I never heard about the Society’s American roots during my membership, but then US connections were not popular with British leftists during the administration of the first Bush, so it is not that surprising they preferred to emphasise Fabian connections — which were close: this quote is from the Ethical Movement article:

The short lived Fellowship of the New Life, established in 1883, furnished the London Ethical Society with much of its membership when it disbanded. Those who did not join the Ethical Society made their way to the much more politically active Fabian Society, which was itself a direct offshoot of the Fellowship.

Though I am backpedalling on my claims that Britain produced a form of extreme leftism in isolation, the importance of the Fabian Society is hard to exaggerate.

Ultimately, the Ethical Movement slightly overreached — its aim of explicitly converting churches to open atheism was not quite subtle enough. That, perhaps, is the purpose of the “slightly iffy fringe”, to make the progressive mainstream look moderate. But all its practical goals were accomplished in the long run.

6 comments:

A Nonny Mouse said...

I really should comment on this, and the previous article, before both disappear from view. To understand Oxford in the Victorian Era, you have to realise that it was basically an Anglican Seminary, and a rather archaic one at that. (Education throughout the world tended to follow this pattern, though of course the religion varied) To be a fellow, i.e. a don, a University Lecturer, you had to be not merely C of E, in Anglican orders, but also unmarried: this last a pre-reformation touch. The master of the college was allowed to be married.

Thus Charles Dodgson aka Lewis Carroll had to take orders in order to teach logic and mathematics there: he did not advance beyond deacon, pleading his stutter as an impediment. He wrote his most famous but least serious work to Alice Liddell, the daughter of the Master of the College, who with her sisters and mother were the only females about the place. (Prostitutes though did abound, and did good business.)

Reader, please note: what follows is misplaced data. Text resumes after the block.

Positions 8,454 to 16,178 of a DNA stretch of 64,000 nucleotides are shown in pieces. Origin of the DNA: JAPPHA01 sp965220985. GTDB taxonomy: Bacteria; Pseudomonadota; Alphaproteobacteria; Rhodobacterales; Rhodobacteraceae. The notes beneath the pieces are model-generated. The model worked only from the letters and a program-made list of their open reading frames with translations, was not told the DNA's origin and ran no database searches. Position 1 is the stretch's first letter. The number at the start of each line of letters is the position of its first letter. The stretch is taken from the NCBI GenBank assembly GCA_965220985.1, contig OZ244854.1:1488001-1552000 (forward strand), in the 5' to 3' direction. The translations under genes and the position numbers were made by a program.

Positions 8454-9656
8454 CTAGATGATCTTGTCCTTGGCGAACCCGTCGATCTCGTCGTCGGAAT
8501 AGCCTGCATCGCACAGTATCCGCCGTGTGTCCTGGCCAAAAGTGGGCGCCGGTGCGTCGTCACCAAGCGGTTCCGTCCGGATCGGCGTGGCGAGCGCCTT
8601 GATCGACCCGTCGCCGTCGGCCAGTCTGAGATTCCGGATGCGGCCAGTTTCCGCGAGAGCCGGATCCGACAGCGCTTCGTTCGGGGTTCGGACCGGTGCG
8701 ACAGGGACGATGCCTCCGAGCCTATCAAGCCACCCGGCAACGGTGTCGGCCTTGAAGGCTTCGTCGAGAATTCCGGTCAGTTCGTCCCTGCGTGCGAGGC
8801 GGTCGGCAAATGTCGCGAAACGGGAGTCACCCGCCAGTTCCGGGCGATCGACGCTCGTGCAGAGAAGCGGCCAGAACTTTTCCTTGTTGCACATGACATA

Newton got royal permission to escape ordination before taking up his professorship in Cambridge: he argued that the terms of the post rendered this unnecessary, though actually his unconventional beliefs in Spiny Norman or whatever would have rendered him an embarrassment.

So, given a competition between Monier-Williams and Müller, we can immediately see that M-W was the right candidate and Müller quite the wrong sort: I suppose it was having a German Queen that put him in the running. I have M-W’s dictionary and it is excellent: but Müller was definitely a force to be reckoned with. In a sane world, the players of Manchester United will come from Manchester, or very close: but when we give way to the cult of winning and popularity, there is no end to the atrocities that can be committed: Justin Bieber for Pope, perhaps?

What is interesting is how you place yourself in this matter. With you it is not so much a Cathedral, as a tennis court. You like to imagine all the wrong sort, lefties and revolutionaries, lined up on the other side of the wire, and yourself and your right thinking reactionary friends over here.